Federal Reserve Board Chairman Paul A. Volcker yesterday publicly praised for the first time a compromise between President Reagan and Republican congressional leaders to reduce the federal budget deficit, saying such a program is essential to solving the nation's economic problems.

However, Volcker also expressed concern that the nation's goods-producing sectors were being left out of the current economic expansion and that such an imbalance could hurt future economic growth.

"I can't help but be encouraged by the steps that were announced last week by the Senate Republican leadership and the administration," Volcker said. "I'm no expert on all their calculations and all their details, but on the face of it, it seems to me the order of magnitude they're talking about, the timing of what they're talking about seems to be appropriate to the situation."

Volcker said attacking the deficit "doesn't mean it's easy politically" or in nonpolitical ways. "You have continuity of programs. You have other priorities," Volcker said. "It's always an enormous problem to change the direction of this great engine of government."

Volcker said he also knows that there is quite a distance between an agreement in principal and actual enactment of such a program. He added that it is necessary to "build up an opinion among the public at large that this kind of program really is essential to our fundamental economic problems."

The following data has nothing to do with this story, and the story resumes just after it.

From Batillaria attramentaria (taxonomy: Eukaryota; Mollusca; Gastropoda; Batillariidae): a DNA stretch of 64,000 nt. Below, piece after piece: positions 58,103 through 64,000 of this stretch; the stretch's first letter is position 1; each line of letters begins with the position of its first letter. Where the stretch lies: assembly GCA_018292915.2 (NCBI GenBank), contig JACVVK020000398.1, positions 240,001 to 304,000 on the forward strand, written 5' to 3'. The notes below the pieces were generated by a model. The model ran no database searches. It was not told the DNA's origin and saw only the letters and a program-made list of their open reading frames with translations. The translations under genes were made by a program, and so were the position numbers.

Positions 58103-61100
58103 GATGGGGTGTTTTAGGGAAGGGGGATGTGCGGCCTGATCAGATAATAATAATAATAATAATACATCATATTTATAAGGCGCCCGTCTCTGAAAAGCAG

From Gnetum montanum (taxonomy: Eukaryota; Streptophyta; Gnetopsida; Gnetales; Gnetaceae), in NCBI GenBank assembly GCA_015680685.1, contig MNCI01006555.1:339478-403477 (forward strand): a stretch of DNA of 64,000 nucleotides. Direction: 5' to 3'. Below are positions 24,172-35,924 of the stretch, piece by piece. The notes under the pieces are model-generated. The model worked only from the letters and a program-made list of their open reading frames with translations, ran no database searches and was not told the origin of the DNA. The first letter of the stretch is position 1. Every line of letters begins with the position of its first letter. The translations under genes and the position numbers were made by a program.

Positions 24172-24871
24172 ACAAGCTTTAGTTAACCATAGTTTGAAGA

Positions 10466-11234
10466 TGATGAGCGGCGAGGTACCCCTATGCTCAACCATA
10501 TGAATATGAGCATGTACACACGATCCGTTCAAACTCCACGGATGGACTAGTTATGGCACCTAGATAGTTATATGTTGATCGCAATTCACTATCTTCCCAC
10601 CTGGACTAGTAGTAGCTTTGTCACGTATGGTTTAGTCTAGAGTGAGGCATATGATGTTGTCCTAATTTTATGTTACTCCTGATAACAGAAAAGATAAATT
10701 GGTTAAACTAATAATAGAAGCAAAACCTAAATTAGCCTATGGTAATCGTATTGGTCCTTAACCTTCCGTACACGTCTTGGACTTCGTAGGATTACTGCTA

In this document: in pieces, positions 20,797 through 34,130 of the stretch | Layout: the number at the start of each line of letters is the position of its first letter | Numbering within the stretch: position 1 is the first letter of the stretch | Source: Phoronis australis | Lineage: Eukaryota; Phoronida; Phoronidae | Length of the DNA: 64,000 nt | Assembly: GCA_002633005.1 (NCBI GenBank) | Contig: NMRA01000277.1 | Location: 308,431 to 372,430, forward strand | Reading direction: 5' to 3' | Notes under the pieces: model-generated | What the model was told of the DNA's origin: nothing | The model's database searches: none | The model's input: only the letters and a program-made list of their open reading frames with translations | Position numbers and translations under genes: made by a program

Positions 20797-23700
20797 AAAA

The plan adopted by the president and Senate Republicans would reduce the budget deficits from more than $200 billion a year to less than $100 billion each year by fiscal 1988. The deficit would be cut next year by $52.1 billion to $175.3 billion.

"It's becoming more obvious that important sectors of the economy are being left out" of the current expansion, Volcker said. "Sectors like mining, manufacturing and agriculture. When I say mining, manufacturing and agriculture . . . it's the whole goods producing area. It is no longer even half the economy, but it is a very important part of the economy in a number of dimensions," such as producing exports and competing with imports.

Volcker said the industrial production index has been flat for almost nine months, and that employment in the manufacturing industry has not grown in recent months. At the same time employment in services has increased, as it has in construction, to some degree, "but not in manufacturing, not in agriculture and not in mining," he said.

Such an economic imbalance leads to a series of questions, Volcker said, such as, "How strongly, how long can growth be maintained in the American economy under these conditions? Indeed at this point I think it is a relevant question -- with the continuing flatness of production -- as to whether to some degree investment plans, which so far have been quite strong, will begin to be reevaluated."

Related questions raised are what the imbalance means for the prospects of growth abroad and the long-term implications for sectors involved in trade, Volcker said.

In response to questions, Volcker said the recent problems of two government securities dealers "are a matter of concern" to the Fed, but he said he didn't have any proposals on how to deal with it.

This week a New Jersey government securities dealer filed for bankruptcy and last month the failure of E.S.M. Government Securities Inc. caused $315 million of losses across the nation and resulted in a run on privately insured savings and loans associations in Ohio.